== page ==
Tag: classics

Talking Classical Novels with My Mom

It was so much fun today over at my youtube channel.  My Mom was kind of enough to join me on my channel for 2 videos about one of our favorite topics- books!  Particularly classic novels.  I’d love if you checked them out and gave them thumbs up.  Thanks!

I’m always open to anyone who wants come on my channel and help me with a video.  If you are willing let me know.  Even better if you have an idea for a video that would be amazing!

Thanks Mom!

North and South Final Discussion Questions

north and south2You guys all know North and South by Elizabeth Gaskell is my favorite book and recently some of my twitter/blogger friends have been hosting a read-along and discussion group.  I posted my answers to the first sets of questions here. Now here are the final set of questions and my answers.  If you’ve read the book I would love your comments and thoughts.

Check out Suey’s Books answers here

1.  There’s much talk about all the deaths in this book. What are your feelings on that? Do you think they were necessary? Or too much?

I think it was just a part of Victorian living especially in a big city like Milton.  Maybe this sounds cold but I was actually glad to see Mr and Mrs Hale go because I never cared much for either of their characters.  I feel they are the weakest as far as character development in the novel.

I always felt like Gaskell missed the boat with Mr Hale. He starts out the novel doing this bold thing of uprooting his family and leaving his profession but then the rest of the story he is a complete pansy, dominated by his wife and others.  Mrs Hale is a character we didn’t learn much about it and is kind of a big nag so no love loss for me.They are both necessary characters to get the story moving in different directions and once served their purpose glad to see them go.

In our discussion on twitter someone mentioned perhaps Mr Hale wasn’t being bold but running away from the situation.  That is a very interesting point I had never pondered before (and I’ve read the book at least 10 times so you never stop learning about a book!).  What do you think? Is he a credible character? The rest of Gaskell’s characters are so strong I’m willing to give her a pass on 2.

Anyway, the only death that does affect me is Bessie because she is so sweet and innocent.  It is the classic Victorian type of death to frail figures such as Beth in Little Women. The nice one’s always get taken first. 😉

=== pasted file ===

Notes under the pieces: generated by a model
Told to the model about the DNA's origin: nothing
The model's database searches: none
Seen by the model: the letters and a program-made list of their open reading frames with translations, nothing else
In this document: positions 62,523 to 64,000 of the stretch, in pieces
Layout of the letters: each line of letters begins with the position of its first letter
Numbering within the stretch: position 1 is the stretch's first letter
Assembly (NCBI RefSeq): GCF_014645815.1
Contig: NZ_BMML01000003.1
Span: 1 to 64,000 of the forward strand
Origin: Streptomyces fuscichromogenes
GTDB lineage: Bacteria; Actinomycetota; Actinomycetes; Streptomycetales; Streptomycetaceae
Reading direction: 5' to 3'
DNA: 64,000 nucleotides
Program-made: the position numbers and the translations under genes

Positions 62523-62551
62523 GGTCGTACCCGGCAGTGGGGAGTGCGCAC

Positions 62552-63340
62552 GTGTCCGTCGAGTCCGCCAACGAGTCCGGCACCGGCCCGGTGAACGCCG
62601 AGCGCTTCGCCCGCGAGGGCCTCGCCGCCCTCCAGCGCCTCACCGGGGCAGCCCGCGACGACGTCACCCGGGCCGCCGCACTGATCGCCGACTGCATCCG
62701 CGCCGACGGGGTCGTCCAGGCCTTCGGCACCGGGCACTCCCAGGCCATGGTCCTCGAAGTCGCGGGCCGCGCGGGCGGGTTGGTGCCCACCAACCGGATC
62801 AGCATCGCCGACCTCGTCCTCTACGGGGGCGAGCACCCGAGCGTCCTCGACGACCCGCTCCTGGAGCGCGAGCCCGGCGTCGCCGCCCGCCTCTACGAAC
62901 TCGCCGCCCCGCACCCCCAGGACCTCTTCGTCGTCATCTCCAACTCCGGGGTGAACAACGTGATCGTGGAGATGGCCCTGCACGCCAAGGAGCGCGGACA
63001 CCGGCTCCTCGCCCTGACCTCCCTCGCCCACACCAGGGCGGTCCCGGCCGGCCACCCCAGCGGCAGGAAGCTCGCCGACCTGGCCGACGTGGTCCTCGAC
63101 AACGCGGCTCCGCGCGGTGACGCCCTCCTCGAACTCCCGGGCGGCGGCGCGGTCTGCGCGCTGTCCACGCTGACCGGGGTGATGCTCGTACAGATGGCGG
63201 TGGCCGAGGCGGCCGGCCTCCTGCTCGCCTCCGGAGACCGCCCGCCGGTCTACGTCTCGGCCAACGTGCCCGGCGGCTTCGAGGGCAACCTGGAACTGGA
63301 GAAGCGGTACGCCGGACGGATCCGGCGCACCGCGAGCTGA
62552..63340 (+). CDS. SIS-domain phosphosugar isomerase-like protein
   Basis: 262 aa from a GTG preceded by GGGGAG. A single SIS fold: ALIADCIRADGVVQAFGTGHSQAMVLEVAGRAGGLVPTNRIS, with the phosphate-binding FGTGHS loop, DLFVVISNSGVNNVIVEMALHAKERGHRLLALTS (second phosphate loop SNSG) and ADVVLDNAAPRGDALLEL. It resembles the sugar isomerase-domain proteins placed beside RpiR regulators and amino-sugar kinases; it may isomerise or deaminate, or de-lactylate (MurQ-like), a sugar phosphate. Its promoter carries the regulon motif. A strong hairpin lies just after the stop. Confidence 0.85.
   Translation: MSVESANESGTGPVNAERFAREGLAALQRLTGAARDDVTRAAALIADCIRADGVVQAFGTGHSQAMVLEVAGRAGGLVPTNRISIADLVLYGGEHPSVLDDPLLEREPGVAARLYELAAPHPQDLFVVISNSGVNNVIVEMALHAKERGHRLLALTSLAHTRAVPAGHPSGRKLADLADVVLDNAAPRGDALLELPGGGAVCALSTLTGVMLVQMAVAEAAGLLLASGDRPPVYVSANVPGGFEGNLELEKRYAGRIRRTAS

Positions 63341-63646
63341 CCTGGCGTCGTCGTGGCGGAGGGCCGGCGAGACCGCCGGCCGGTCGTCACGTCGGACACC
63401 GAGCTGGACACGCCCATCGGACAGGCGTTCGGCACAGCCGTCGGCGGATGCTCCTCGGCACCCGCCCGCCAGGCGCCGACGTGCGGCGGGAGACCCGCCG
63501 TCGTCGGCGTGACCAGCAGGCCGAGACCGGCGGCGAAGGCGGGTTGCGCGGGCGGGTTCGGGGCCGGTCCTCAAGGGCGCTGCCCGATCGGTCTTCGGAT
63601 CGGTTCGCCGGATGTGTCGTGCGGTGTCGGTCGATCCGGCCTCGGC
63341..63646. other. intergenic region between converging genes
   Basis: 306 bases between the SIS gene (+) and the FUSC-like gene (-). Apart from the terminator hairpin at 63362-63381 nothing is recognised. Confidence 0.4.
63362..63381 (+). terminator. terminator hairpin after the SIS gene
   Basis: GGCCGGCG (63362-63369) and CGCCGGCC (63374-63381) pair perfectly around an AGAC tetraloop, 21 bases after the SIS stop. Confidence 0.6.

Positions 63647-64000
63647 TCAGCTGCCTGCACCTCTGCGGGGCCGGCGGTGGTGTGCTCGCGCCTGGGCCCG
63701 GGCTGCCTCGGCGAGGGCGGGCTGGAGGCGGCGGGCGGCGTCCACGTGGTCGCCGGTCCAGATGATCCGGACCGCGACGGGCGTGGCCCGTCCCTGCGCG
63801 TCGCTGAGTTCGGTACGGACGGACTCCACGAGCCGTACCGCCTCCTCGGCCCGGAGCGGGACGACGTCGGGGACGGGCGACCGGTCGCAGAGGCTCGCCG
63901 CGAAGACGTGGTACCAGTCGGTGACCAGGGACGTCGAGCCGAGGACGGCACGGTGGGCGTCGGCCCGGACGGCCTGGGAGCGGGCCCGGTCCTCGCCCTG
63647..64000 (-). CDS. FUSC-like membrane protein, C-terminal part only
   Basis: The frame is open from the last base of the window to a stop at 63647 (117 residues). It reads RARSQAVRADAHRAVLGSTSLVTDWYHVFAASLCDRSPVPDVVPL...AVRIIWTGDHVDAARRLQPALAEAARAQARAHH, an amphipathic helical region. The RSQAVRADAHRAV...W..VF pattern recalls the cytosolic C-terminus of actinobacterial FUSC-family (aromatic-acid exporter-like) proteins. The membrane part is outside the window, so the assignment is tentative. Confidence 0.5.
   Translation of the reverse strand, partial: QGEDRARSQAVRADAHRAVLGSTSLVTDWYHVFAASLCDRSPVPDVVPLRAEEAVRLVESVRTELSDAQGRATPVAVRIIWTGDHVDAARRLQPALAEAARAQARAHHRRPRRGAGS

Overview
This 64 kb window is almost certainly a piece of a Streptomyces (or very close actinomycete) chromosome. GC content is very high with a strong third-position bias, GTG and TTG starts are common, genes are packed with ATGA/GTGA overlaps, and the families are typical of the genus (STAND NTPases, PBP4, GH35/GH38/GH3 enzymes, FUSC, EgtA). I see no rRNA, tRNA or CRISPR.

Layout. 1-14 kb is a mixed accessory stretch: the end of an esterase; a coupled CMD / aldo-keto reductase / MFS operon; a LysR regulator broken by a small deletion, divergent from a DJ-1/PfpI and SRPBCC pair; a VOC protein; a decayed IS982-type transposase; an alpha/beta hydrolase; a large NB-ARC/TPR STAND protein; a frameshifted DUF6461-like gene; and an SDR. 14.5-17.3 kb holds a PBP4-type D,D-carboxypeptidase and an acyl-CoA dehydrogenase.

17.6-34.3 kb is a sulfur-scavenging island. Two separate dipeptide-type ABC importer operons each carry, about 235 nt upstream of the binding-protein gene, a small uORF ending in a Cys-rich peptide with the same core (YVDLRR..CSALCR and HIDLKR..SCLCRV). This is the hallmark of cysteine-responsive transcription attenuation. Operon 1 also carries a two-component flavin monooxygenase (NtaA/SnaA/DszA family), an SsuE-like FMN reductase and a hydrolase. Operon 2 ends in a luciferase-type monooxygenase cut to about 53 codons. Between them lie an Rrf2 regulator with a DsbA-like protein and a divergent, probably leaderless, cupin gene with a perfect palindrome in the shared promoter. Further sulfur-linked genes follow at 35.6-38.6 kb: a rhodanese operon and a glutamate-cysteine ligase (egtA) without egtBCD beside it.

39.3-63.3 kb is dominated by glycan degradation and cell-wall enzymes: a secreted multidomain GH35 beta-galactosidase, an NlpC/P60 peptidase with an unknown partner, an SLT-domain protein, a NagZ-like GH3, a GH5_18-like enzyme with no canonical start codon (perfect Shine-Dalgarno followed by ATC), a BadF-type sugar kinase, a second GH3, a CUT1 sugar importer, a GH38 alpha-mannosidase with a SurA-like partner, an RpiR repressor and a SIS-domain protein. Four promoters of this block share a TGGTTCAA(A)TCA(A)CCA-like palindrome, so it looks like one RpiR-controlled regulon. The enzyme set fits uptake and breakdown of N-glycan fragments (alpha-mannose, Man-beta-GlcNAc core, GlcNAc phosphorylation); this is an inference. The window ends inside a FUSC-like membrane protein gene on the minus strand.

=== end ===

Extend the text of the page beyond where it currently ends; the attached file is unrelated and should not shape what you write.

Aside from being important in moving the plot along, the deaths do force Margaret to do her final growing up.  She doesn’t have anyone to lean on which is key to her complete change and strength.
2. Was there anything that happened during this last part that you found surprising or unexpected? Or was everything very predictable?

I guess Leonards getting thrown by Frederick onto the train and dying is a tense surprising scene but the rest is somewhat predictable but in a very engrossing way.  It’s hard to say because it’s been so long since I read it for the first time in 2006.

3. What are your feelings on the about face Margaret and Mr. Thornton have with regard to their financial status?

It’s completely devastating for Thornton. In our day we tend to villainize anyone with money- the 1% you might say. Think of a movie like The Social Network where Zuckerberg is the bad guy and really only because he is the head of Facebook and uber-rich.

Gaskell is so great at tying Thornton’s wealth to his self-worth in an admirable way.  His father devastated his world by being foolish with money, so Thornton’s goal is to do something good for himself, family and those around him by being a good steward of his factory and money.

This tie between financial success and his character can be seen in this quote:

“Architect of his own fortunes, he attributed this to no special merit or qualities of his own, but to the power, which he believed that commerce gave to every brave, honest, and persevering man, to raise himself to a level from which he might see and read the great game of worldly success”

The change in fate was almost like God saying he was a failure not just his business.

When he loses the factory it is as if the world is saying to him he is no better than his father. It’s just devastating.

Margaret getting money is more of a convenience for the story and less influential on her character.

4. Do you think Margaret is justified in being so anguished over the lie that she told? Does it mostly have to do with her feelings for Mr. Thornton? Or something else?
I do because it is such a humbling moment for her.  She is a character that prides herself on her good instincts and doing the right thing.  That’s why she jumped in front of the mob. The idea she would lie and more importantly anyone would think she had sullied her name with a secret romance is too much.

The fact it is Mr Thornton, who she is beginning to have feelings for, makes it even worse. But we all have more shame when our sins are made public than when they are confessed to God alone.  That’s just human nature.
5. At what moment exactly do you think her feelings for Mr. Thornton completely changed?

I think when Mrs Thornton comes to talk to her after the incident and she asks herself

“Why do I care what he thinks, beyond the mere loss of his good opinion as regards my telling the truth or not? I cannot tell…”  That’s the beginning of the realization of how much the loss of his good opinion hurts her.